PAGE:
Chapter 17. Troubleshooting Scripts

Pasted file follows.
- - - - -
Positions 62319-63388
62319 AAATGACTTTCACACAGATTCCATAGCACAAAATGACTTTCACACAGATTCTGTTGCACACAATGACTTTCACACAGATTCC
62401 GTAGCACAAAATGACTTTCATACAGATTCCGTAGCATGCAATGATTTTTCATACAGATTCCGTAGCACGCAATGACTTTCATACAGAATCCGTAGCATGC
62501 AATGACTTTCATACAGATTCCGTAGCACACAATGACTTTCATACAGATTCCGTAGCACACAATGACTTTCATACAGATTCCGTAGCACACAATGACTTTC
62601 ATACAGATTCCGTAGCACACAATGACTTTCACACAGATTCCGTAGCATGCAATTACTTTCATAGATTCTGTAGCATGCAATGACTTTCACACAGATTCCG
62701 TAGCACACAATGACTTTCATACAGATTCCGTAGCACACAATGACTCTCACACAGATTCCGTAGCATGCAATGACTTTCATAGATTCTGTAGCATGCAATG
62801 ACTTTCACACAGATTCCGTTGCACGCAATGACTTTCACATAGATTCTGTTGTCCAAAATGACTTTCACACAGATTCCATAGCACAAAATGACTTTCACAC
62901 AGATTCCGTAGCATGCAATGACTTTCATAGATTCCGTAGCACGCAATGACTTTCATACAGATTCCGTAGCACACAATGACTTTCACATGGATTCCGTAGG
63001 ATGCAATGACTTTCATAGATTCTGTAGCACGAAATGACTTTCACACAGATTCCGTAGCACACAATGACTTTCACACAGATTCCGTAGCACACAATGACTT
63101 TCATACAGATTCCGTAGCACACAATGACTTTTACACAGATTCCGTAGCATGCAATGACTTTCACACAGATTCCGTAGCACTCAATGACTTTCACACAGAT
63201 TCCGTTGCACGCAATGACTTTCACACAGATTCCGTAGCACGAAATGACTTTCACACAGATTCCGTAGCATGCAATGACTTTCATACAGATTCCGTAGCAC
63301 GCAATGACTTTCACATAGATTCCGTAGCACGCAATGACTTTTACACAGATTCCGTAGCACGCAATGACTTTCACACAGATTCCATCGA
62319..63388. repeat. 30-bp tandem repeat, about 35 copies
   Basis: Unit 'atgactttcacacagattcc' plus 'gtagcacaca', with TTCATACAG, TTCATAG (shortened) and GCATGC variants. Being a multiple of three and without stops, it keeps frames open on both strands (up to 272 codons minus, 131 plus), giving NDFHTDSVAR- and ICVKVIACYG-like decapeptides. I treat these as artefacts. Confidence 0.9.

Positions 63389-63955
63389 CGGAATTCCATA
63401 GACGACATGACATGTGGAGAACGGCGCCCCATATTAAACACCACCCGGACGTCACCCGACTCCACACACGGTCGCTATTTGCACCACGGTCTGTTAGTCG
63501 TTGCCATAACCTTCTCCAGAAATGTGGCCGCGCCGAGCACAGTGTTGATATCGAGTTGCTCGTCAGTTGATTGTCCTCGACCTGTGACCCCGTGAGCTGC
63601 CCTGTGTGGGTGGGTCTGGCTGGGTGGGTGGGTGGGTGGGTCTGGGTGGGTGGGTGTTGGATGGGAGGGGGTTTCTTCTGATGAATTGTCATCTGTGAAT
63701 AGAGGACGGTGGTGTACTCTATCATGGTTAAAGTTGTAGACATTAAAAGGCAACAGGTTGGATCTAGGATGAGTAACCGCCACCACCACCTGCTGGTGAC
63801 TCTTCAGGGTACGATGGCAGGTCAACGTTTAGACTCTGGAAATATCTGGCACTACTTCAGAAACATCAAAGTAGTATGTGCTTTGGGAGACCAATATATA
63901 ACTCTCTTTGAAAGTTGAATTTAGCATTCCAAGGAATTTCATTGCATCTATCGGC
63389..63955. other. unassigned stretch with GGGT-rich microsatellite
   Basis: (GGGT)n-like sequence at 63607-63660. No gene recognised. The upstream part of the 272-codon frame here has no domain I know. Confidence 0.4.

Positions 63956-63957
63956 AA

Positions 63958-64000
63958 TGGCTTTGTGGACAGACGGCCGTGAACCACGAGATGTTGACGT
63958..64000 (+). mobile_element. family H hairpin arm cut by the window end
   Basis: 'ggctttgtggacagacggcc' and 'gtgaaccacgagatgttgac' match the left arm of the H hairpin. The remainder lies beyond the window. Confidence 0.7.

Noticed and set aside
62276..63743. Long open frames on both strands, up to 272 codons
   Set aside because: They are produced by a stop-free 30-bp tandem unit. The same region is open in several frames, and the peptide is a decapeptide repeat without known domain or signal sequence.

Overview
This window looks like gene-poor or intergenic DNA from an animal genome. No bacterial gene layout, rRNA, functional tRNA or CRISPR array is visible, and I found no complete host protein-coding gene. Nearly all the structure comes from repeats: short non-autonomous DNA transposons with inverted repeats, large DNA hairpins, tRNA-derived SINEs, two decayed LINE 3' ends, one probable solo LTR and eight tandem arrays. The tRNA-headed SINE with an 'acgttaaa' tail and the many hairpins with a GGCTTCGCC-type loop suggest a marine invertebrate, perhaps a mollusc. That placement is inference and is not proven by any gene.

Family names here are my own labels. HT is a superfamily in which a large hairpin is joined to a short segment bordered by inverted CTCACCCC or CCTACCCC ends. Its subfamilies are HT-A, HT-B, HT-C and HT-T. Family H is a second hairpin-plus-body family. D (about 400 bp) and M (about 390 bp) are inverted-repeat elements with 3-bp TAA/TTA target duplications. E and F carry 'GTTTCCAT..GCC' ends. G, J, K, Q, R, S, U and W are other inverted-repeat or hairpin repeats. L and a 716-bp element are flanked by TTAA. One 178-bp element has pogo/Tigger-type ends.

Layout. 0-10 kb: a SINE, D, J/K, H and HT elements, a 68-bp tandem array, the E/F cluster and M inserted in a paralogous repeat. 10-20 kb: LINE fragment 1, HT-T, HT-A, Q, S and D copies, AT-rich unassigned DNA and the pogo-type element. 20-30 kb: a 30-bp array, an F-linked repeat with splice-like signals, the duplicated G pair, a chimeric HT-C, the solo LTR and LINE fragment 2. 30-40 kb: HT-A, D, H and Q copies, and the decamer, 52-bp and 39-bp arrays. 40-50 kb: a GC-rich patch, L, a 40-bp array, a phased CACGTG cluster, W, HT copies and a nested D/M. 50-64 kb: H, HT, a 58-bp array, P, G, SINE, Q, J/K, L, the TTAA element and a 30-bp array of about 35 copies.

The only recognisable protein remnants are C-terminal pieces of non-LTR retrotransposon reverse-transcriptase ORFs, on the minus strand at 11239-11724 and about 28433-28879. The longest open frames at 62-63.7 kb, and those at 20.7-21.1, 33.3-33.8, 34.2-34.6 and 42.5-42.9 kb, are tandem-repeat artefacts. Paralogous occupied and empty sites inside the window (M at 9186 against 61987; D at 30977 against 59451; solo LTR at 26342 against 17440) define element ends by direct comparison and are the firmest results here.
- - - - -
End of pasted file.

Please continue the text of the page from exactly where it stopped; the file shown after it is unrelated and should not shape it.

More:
A well-designed, well-written script rarely needs troubleshooting. This is not to say that all scripts are perfect or that all scripts run without errors the first time they are executed—or even the second time. Yet, a good script should be organized in a manner that makes it easy to read and easy to understand. By default, the two best practices of readability and understandability reduce the amount of troubleshooting necessary to fix errors in a script because they make errors easier to spot. When problems do crop up, however, you will want to know how to debug your script. In this chapter, we will look at the commands to produce ...

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